Who do they think they are? This is the attitude that has resulted in writers being treated like children who are too stupid (and/or naive) to do anything on their own so they might as well give the *vast* majority of their earnings to other people, because… they’ll hold our hands while we cross the street… or something.

    Publishing is full of entitled jerks who think they’re actually *earning* their living — the same living they’re *stealing* from so many good writers with unconscionable contracts and shitty royalty rates.

    • Myself, I don’t want to be at the “big boys (or girls) table.”

      Where I want to be is at the “grown-ups” table. Where I am unlikely to find many of those in trad-pub circles.

      (Afterthought: When I was growing up, the “big kids” table was for the teenagers. The behavior of the typical teenager fits so well with trad-pub people and those who complain about not being in their cliques.)

  13. Ive a different take having been at the big boy’s table [what an insulting phrase, but I know at least two old timey writers of 7 figure advances who would use such.

    THere are a lot of daddy’s in the world, looking for sons to mentor. And it is true, there is great pleasure in helping others as it appears from Eve Martin’s comment about the fellow author she also met and saw him helping others very much. But there’s a diffrence between ‘no strings’ mentoring, which I think is the superior function, and infantilizing adults wanting them to stay tight as ‘my boy’ who “I help.”

    Sad to say, this ‘having a boy’ thing is common not only among monied ‘experiencd’ men, in my experience, but also old monied women as well. Why males chosen most often? Dont know.

    There are a lot of old mommies looking for sons to be ‘pretend husbands’ for they have no attentive humsband [the way Ayn Rand did with Nathaniel Brandon vastly younger than she, ending her “mentorship” by him publicly rejecting her in her shame and humiliation as she publicly ran after him begging and begging. Nope, he went.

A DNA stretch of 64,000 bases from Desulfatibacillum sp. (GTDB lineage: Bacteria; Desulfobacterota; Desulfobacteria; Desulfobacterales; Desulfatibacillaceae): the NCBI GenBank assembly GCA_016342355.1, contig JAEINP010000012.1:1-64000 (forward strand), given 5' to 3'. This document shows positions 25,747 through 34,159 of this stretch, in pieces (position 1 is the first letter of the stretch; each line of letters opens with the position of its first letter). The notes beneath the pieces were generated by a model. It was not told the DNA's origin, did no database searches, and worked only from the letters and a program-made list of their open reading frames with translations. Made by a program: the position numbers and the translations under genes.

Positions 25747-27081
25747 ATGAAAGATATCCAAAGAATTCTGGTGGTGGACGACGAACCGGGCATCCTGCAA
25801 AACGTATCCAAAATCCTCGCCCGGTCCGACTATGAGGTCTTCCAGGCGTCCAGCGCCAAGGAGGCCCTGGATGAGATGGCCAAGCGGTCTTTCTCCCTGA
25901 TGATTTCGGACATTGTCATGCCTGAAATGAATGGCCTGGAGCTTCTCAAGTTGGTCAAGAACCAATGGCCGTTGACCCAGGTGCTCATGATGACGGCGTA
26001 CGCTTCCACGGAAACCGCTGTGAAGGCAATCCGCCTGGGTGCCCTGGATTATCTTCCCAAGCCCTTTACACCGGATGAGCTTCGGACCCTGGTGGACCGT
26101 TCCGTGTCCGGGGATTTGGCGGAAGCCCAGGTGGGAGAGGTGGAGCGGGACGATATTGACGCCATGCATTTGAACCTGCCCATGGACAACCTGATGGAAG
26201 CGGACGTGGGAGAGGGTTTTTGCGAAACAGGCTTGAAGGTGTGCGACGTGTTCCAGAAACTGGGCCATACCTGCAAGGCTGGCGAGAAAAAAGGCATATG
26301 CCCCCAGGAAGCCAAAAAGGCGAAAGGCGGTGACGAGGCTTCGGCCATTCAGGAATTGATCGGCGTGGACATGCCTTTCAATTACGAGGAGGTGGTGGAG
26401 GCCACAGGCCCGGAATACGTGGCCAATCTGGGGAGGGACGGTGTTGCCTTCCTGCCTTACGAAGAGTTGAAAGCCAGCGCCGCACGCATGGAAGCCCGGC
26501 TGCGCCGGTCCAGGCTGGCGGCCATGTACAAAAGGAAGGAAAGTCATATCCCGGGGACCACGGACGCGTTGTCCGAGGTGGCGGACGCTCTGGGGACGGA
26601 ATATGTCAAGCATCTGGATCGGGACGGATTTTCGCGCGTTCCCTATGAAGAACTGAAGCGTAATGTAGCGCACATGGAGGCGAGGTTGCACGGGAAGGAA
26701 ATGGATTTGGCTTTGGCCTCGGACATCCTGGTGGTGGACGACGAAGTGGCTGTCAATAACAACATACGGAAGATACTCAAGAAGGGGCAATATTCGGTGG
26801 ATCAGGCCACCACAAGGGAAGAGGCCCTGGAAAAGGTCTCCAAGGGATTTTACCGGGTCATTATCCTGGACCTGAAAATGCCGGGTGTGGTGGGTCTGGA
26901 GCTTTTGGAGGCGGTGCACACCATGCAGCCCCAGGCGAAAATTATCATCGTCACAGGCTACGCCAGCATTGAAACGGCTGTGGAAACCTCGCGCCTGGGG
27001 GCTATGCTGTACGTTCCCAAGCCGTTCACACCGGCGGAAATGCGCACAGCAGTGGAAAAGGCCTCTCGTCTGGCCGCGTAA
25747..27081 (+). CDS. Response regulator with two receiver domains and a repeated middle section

To be part of any clique with pater familias, appears often to have as its main point that the young be grateful to the old. IT appears not different than Freud and Jung, whom Freud introduced into the ‘inner circle,’ but Jung rejected Freud’s fatherness eventually and went off on his own, Freud never recovering from what he saw as betrayal

    Just my .02 but the whole thing gives me the creeps as the language veers often toward faithfulness, betrayal, gifting, ‘my boy’, etc, terms sometimes reminscent of lovers instead of only equals who respect each other.

    My experience of the ‘big boy’ table so called. It has enough strings to trip and trap a legion of ‘boys’ who are often grateful to fall into the arms of ‘daddy and daddy’s friends’ and yes, given ‘secrets’ and yes having doors opened for ‘the chosen one’…

    It’s one way to go. Esp if as many do, like cigars, cursing, ugly jokes about people who are not themselves, hard drinking and people who dont like or despise their own spouses.

    For most authors who are mothers and fathers and have a solid family life, this ‘low Hemmingwayesque’ lifestyle choice, is not tenable

    Which reminds me on a recent trip to Cuba, the cubanos say that Hemingway and his cronies drank them selves stupido and that H never ever helped writers in Cuba, which has a long beautiful tradition of poets and strong writers.

    Again my .02: giving to other writers happens whether you get 1M advances or not. Has most often nothing to do with money or ‘big boy clubs’ but with character.

    Women not chosen by big boy clubs. Righto. Why? Most self-resepcting women with clear vision and stalwart hearts would not stand for the leering and vulgar remarks about women.

    Dorothy Parker was an exception, but then she was a drunk and poor depressive person who wanted desperately to be at the big boys table, but was seen /used for many reasons other than her writing.

    • Ugly jokes about people who aren’t themselves have lately found a way to get out resulting in poor outcomes. (James Gunn for one. A bundle of young MLB players.)

      One problem with mentoring in today’s publishing world is that a lot of the business-side information being passed down by insiders is wrong or dated or inapplicable to the Indie world. (Leonard Riggio has as much experience as anybody alive and we’ve all seen how useful it’s been in today’s market.)